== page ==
The Christmas cards I send are typically sent to those who know Christ in their lives.  The significance of one word—Christmas—probably is not lost on most of the receivers.  Looking at those same sentiments knowing that the addressees on the card do know Christ can certainly change the emphasis in the words.  Look at these same words with Christ’s message as the central idea:

  • May the warmth of friendship and the wonders of the season add special joy to your holidays.
  • Wishing you warm winter moments…bright Christmas memories.
  • May Christmas surround you with beauty, touch you with warmth, and fill you with joy.
  • May this Christmas season bring you special moments and happy memories.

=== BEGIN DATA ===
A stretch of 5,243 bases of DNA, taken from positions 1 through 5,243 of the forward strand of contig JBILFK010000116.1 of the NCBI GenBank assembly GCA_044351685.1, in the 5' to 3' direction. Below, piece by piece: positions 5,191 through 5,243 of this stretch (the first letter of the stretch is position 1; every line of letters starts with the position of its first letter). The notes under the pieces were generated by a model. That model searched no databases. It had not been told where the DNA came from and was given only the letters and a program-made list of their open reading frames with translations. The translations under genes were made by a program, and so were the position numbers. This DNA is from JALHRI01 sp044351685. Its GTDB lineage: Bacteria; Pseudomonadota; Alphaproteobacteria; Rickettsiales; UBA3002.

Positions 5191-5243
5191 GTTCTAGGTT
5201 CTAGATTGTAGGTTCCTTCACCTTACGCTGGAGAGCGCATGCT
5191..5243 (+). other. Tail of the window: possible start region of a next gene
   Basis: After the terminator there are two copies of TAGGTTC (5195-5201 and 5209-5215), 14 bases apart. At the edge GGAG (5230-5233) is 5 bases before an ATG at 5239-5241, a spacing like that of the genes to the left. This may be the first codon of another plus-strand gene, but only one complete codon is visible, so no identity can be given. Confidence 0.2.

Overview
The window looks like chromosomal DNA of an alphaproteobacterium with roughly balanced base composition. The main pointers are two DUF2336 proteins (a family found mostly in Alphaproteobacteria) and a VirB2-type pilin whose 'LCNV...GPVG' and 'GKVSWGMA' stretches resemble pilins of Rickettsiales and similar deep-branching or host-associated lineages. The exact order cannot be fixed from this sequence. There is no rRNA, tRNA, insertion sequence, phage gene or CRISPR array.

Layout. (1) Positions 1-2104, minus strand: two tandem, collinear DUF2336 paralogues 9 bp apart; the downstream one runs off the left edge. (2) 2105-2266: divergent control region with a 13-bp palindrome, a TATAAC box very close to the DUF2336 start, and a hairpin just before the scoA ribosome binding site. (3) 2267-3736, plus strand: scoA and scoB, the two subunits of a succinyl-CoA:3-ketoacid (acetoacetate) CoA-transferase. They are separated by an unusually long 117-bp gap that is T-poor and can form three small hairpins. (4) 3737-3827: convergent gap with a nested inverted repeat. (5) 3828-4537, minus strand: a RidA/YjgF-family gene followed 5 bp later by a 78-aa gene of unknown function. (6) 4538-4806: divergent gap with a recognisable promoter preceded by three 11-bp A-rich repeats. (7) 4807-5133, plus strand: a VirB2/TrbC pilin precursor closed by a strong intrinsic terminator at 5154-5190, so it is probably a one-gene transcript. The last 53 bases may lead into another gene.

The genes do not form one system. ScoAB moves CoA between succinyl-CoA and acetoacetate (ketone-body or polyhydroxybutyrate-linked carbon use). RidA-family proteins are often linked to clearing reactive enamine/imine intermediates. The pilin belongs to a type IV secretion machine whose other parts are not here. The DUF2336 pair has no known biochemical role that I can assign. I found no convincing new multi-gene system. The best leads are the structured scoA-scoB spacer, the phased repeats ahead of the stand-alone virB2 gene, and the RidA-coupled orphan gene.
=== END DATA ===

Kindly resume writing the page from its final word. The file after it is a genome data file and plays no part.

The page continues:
The difference in reading is subtle, but I believe the difference is tremendous.  Christmas is Christ’s birthday.  It is a means to keep the focus on the reason for the season.  We should never let Christ out of Christmas.  The cards and letters we send this season need to keep the reason in them.  There are too many other messages bombarding our families, our friends, and us that are outnumbering the message of Christ.

This year, read the Christmas cards with Christ in the center.  When you write your notes and letters, add a line or two about how Christ is the center of your life.  Think about sending a card to someone who may not know Christ because we have a message to share which is so spectacular that we want everybody to have the gift of Christ in their own lives.